I get many emails about equipment issues. Some are related to what gear to choose for different gigs, some are about why I use certain pieces, and some concern tuning. I’ve been involved in the design of gear for more than twenty-five years, and in the next few articles I want to clear up some confusion about the function of certain parts of the drumset. This month, I’m discussing the five different types of hoops, and what they’re designed to do, so you can determine which would be best for your personal needs.

Drum Hoop Styles

Each type of hoop has a specific purpose and creates a different sound from the drum. Here’s a rundown of the various options.

Triple-flange. This is the most common type of hoop. The term “triple-flange” refers to the number of bends in the frame. The lower bends provide stability, and the outward bend at the top helps improve rimshot and rimclick tones. Triple-flange hoops allow drums to resonate more fully than other types, and they aren’t very heavy. The drawback with these hoops is that they can bend out of round pretty easily. They also don’t provide as much attack as die-cast hoops, and they can be harder to tune. Some companies offer thicker 3.0mm triple-flange hoops. Those improve rigidity, but they also mute the drum slightly because of the additional mass. All triple-flange hoops have some resonance, which adds to the overtones in the drum’s sound.

Die-cast (aka double-flange). These are single-piece hoops that are cast in molds. They are generally much stronger than triple-flange varieties. They usually weigh more as well, and they won’t bend or go out of round over time. Die-cast hoops help with tuning by forcing the drumhead down evenly. The cast-metal design adds attack to rimshots, and the extra weight and rigidity mutes the drum slightly. Die-cast hoops help the sound project more, especially when playing rimclicks. A die-cast hoop has little to no resonance, so it doesn’t add any overtones. Some companies offer die-cast aluminum hoops to minimize weight, but they can be expensive.

Single-flange. This straight hoop helps give the drum a more open, resonant tone. It also produces a more metallic-sounding rimshot. Single-flange hoops often utilize small claws for mounting, which gives the drum a classic look. They also produce superb rimclicks, but they can lead to more broken sticks if you play a lot of rimshots. (Single-flange hoops are often referred to as “stick choppers” for that reason.)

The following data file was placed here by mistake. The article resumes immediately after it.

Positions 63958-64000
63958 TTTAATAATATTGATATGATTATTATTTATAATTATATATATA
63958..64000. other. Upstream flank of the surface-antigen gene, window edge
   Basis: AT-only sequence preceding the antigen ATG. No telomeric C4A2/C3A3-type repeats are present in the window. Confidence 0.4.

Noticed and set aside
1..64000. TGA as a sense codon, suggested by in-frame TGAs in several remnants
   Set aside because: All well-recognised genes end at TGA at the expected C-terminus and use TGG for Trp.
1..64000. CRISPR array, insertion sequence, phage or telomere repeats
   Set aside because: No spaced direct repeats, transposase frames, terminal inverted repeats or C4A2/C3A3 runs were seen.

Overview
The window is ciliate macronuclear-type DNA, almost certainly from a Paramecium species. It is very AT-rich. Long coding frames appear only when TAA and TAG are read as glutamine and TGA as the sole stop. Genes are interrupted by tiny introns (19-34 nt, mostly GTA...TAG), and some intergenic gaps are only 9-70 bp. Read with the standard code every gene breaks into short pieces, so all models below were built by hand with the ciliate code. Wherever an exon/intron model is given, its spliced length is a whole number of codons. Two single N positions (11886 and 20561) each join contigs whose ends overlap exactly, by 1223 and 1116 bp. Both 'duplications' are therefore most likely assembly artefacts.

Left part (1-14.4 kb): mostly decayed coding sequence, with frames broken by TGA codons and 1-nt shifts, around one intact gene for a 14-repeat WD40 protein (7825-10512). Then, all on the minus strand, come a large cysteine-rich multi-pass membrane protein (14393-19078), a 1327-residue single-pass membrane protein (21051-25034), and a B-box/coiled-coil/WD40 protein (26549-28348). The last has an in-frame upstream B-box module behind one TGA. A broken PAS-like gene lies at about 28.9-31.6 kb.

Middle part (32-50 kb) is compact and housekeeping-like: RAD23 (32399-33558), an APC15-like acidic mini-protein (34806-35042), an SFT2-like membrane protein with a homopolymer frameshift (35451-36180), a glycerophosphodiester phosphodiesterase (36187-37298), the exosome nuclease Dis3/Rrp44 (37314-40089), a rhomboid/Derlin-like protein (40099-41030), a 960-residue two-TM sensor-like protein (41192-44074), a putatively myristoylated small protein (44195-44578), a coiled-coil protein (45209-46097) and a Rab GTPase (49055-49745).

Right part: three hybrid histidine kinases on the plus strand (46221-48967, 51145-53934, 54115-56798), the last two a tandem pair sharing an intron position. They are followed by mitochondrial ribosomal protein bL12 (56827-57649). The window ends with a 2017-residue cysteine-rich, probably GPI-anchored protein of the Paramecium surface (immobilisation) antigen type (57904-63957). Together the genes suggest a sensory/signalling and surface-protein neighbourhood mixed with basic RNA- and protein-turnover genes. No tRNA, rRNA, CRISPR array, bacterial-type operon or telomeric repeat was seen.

Inward-flange. These classic-style hoops are triple-flange, but the top flange angles toward the center of the drum instead of outward. The inward flange focuses the sound of the drum downward, which helps control the tone, especially on larger drums. The inward flange also gives rimshots a punchy attack. This type of hoop is commonly used to create a dry sound. They are often called “stick savers” and are found on many vintage drums. (Slingerland, which first introduced inward-flange hoops in 1955, called them Sound Kings.) Mapex recently revised this design with its Sonic Saver hoops, which are 3.0mm thick. Sonor uses a similar inward-flange hoop on its Vintage series.

Wood. Wood hoops have been used since the beginning of drum building. In the early 1990s, Yamaha released a new style of plywood hoops with inset tension-rod holes. These also featured a flattened section to allow drums to be positioned closer together. Wood hoops expand the chamber of the drum shell to create a more open sound and fuller rimclicks. And they won’t bend, which makes the drum easier to tune. The downside of wood hoops is that they can dent or crack from hard hits, and they can be expensive to replace.

I hope this discussion clears up some details about choosing the right hoops for your drums. Remember that the goal of experimenting with gear is to make the instrument present your personal voice more effectively. The key is to make well-informed decisions. See you next month.

Russ Miller has recorded and/or performed with Ray Charles, Cher, Nelly Furtado, and the Psychedelic Furs and has played on soundtracks for The Boondock Saints, Rugrats Go Wild, and Resident Evil: Apocalypse, among others. For more information, visit russmiller.com.